Yearbook of the United Nations, 2004. Part 3, Economic and social questions. Chapter 4, International trade, finance and transport
In 2004, international trade continued to grow, with the volume of world merchandise trade increasing markedly by an estimated 10.5 per cent, from 6.2 per cent in 2003. As manufacturing gathered pace and domestic demand improved in more economies, the brisk economic environment further raised the prices of commodities and manufactures, resulting in a nearly 19 per cent increase in the dollar value of global trade, to $8.6 trillion. Although developed countries, particularly North American States and Japan, accounted for much of the growth, many developing countries and economies in transition also experienced remarkable trade performance. In June, the United Nations Conference on Trade and Development (UNCTAD) held its eleventh session, UNCTAD XI, in São Paulo, Brazil. The Conference concluded with the adoption of The Spirit of São Paulo, a declaration by which member States reaffirmed their commitment to support UNCTAD in fulfilling its mandate as the UN focal point for the integrated treatment of trade and development and for improving the coherence of the international-monetary, financial and trading systems in order to respond better to development needs. The Conference also adopted the São Paulo Consensus, a policy statement and analysis confirming the 2000 Plan of Action adopted by UNCTAD X, as the guide to the future work of UNCTAD. The General Assembly stressed the need to implement the Consensus, and invited UNCTAD to analyse the role of enterprise development in alleviating poverty in the least developed countries. Unprecedented diplomatic efforts during the year enabled the resumption of multilateral trade negotiations under the Doha (Qatar) work programme adopted at the 2001WorldTrade Organization (WTO) Ministerial Conference. The talks culminated on 1 August in the adoption by the WTO General Council of a decision setting out frameworks for future negotiations in the areas of agriculture, non-agricultural market access, development issues, services and trade facilitation. In April, the high-level meeting between the Economic and Social Council and the Bretton Woods institutions (the World Bank Group and the International Monetary Fund) discussed coherence, coordination and cooperation in the context of the implementation of the Monterrey Consensus, adopted at the 2002 International Conference on Financing for Development. Also during the year, a study commissioned by the United Nations proposed innovative sources of financing for development. The Trade and Development Board, the governing body of UNCTAD, adopted agreed conclusions on the review of progress in the implementation of the Programme of Action for the Least Developed Countries for the Decade 2001-2010 and recommended that the outcomes of UNCTAD XI be considered when allocating resources to the Programme for the 2006-2007 biennium. The Board adopted further agreed conclusions on economic development in Africa: issues relating to Africa's debt sustainability, and a decision on the review of UNCTAD technical cooperation activities.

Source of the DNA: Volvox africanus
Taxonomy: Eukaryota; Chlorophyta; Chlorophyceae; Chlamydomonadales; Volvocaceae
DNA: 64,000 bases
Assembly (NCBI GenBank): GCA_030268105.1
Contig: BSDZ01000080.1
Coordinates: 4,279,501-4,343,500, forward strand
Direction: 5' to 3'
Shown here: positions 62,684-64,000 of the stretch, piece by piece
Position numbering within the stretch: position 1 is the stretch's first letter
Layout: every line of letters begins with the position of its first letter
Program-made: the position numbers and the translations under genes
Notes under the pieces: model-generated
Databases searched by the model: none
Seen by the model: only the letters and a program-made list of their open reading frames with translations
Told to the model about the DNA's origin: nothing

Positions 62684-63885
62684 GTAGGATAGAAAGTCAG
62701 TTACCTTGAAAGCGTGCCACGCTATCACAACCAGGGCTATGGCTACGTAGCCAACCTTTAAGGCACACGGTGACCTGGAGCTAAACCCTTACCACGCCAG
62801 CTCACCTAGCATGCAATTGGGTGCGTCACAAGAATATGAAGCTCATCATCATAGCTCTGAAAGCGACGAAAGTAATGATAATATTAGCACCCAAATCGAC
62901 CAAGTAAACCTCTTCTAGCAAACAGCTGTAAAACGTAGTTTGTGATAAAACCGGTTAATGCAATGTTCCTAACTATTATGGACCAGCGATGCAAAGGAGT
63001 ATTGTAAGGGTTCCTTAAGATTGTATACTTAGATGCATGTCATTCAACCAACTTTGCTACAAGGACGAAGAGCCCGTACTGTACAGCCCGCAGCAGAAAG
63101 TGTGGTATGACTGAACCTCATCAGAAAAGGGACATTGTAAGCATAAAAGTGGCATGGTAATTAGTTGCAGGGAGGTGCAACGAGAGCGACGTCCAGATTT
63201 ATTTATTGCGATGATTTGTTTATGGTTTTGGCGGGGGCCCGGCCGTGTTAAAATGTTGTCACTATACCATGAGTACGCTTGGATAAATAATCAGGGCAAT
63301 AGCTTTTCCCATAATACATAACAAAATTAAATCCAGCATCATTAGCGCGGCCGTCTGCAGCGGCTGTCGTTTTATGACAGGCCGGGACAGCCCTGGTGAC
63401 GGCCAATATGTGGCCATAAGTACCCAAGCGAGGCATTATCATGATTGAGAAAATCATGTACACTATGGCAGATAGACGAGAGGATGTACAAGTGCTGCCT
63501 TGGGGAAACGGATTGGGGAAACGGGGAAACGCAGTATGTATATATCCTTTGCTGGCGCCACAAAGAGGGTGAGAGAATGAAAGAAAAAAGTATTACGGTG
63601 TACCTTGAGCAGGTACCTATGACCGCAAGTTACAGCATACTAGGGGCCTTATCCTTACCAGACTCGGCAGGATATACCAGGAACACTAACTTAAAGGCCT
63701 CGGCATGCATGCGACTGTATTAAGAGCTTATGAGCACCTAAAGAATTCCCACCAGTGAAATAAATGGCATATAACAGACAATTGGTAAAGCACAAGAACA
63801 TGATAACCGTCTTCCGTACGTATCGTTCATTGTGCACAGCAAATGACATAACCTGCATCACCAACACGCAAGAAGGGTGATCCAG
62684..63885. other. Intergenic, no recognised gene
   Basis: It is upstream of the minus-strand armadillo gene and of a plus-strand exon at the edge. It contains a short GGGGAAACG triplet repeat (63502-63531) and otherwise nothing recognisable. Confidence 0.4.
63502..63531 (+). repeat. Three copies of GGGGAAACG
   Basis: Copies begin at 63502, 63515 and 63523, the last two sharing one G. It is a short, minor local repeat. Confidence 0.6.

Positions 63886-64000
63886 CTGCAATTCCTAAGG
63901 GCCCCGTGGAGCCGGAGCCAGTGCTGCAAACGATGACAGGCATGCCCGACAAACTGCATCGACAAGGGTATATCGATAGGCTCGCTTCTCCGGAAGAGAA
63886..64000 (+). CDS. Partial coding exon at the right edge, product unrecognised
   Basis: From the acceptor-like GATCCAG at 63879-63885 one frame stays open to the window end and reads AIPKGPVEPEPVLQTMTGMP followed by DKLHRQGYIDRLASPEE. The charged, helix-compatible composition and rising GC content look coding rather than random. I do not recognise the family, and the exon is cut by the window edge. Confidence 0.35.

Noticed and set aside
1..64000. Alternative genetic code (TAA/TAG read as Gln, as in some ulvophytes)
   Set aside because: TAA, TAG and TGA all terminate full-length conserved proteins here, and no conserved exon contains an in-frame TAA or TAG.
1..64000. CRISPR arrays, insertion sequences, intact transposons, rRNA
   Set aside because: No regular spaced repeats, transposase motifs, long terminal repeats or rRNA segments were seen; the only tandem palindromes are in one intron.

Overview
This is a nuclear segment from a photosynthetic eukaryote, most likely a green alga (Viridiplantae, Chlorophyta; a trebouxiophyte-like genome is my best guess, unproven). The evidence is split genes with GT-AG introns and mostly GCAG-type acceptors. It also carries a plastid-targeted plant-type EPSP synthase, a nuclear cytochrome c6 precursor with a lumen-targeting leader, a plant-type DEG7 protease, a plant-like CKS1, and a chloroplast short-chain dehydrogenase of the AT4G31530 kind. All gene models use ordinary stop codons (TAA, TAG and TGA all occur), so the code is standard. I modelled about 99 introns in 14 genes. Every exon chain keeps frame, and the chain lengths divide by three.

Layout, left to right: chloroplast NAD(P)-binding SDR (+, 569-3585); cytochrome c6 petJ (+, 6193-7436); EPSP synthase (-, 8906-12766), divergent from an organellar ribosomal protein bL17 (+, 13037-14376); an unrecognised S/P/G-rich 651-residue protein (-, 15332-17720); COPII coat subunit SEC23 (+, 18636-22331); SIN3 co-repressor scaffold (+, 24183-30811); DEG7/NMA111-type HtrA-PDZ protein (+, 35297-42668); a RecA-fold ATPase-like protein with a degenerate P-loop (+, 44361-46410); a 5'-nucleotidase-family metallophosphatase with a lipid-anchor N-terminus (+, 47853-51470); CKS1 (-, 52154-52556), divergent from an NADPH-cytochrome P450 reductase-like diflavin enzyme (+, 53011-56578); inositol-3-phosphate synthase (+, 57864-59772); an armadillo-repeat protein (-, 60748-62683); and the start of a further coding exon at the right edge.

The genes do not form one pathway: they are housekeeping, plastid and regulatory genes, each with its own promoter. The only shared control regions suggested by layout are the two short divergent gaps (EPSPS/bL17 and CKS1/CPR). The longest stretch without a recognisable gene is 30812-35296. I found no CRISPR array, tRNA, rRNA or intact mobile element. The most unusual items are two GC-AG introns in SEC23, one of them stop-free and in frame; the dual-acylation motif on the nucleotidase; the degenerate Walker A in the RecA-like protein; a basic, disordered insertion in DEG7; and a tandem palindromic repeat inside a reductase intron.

Yearbook of the United Nations, 2004. v. 58; Vol. 58
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